Talitha Huff, executive director of the WPRC, said that her organization is in keeping with the "vision" of First 5 LA and that the agency offers all services, as sought by Molina.

"As excerpted from their website, it is our understanding that First 5 LA is committed to creating a future throughout Los Angeles' diverse communities where all young children are born healthy and raised in a loving and nurturing environment so that they grow up healthy, are eager to learn and reach their full potential.

"Our specialty is offering a full range of services to the Los Angeles community that allows these children to be born healthy and support their moms so that they benefit from a loving and nurturing environment," Huff said.

After surfsantamonica.com revealed the existence of the grant in early January, Everitt asked the Los Angeles County Board of Supervisors to rescind the funds. (Public Funding of Anti-Abortion Clinic Raises Questions,” January 6)

That was not possible, according to Marquez, because the funding period is well under way. The funding period ends in May.

Some 1,000 e-mails were sent to the five supervisors protesting the use of public funds for the center.

Molina’s office received 75 to 100 e-mails and letters on the topic, Marquez said. "More people had a problem with the funding than were supportive," she said.

The WPRC is one of dozens of Crisis Pregnancy Centers in California, part of a network affiliated with Last Harvest Ministries, Inc., a pro-life Christian organization in Garland, Texas seeks "early intervention" to stop women with unplanned pregnancies from having abortions.

The WPRC -- which recently became a licensed clinic offering some obstetric services -- offers free pregnancy testing and followup medical tests to women, in addition to free baby clothes, formula and other items for mothers who agree to attend its classes.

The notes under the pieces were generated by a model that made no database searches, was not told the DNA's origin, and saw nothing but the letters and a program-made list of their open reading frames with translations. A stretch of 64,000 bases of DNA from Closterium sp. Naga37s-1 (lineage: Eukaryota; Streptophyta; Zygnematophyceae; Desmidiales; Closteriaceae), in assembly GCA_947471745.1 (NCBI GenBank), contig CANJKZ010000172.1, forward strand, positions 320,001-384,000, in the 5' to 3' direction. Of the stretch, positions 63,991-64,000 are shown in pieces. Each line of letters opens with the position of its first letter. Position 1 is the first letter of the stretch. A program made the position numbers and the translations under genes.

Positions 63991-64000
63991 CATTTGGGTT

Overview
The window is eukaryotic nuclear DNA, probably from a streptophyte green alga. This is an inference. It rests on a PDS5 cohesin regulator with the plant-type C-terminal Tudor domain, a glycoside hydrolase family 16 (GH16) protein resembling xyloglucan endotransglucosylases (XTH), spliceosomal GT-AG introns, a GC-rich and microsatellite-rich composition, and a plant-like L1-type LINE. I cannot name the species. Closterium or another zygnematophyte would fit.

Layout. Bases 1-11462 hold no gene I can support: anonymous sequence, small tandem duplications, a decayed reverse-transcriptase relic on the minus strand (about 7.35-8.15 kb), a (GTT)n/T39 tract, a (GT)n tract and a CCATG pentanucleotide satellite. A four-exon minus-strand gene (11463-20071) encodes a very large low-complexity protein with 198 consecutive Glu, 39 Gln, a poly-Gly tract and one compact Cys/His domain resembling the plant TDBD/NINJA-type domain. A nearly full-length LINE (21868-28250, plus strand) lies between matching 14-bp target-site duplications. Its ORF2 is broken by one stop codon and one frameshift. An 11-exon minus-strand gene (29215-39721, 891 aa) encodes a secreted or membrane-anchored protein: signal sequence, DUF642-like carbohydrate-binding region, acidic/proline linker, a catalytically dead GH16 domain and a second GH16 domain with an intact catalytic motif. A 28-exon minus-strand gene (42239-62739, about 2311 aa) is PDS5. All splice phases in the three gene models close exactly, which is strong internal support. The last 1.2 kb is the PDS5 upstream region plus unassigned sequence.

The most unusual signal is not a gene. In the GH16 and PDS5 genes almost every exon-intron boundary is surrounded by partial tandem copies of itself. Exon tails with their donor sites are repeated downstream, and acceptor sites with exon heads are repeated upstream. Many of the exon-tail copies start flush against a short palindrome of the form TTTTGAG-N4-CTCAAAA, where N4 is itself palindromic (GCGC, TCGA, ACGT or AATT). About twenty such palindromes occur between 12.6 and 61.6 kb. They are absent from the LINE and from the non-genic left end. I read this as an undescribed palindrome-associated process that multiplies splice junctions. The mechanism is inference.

In a Jan. 19 letter to all five supervisors, Everitt wrote: "This group (WPRC) is misleading to women in trouble and not in keeping with the important mission of First 5 LA.

“Absolutely no money should go to the general operational support, website development or advertising of a group designed to undermine a woman's right to know the full range of her reproductive options.

“I also encourage you to inquire as to how California tobacco tax dollars ended up being granted to an organization fundamentally at odds with the noble mission of First 5 LA," Everitt wrote.

First 5 LA spokesman Victor Abalos defended the grant, stating the WPRC programs assisting children qualify it for funding.

Abalos also downplays the funding of the group's website, which has become a lightening-rod for criticism by pro-choice activists.

"Less than 10 percent of the grant is used for the website," Abalos said.

WPRC's funding application states that the website is one of the clinic's most important aspects and that First 5 LA funds would fully support it.

"The WPRC website has been an asset for the organization since its inception,” the application states. “The site averages 3,700 visits per day and provides a wealth of information to visitors including information on fetal development and comprehensive information on pregnancy.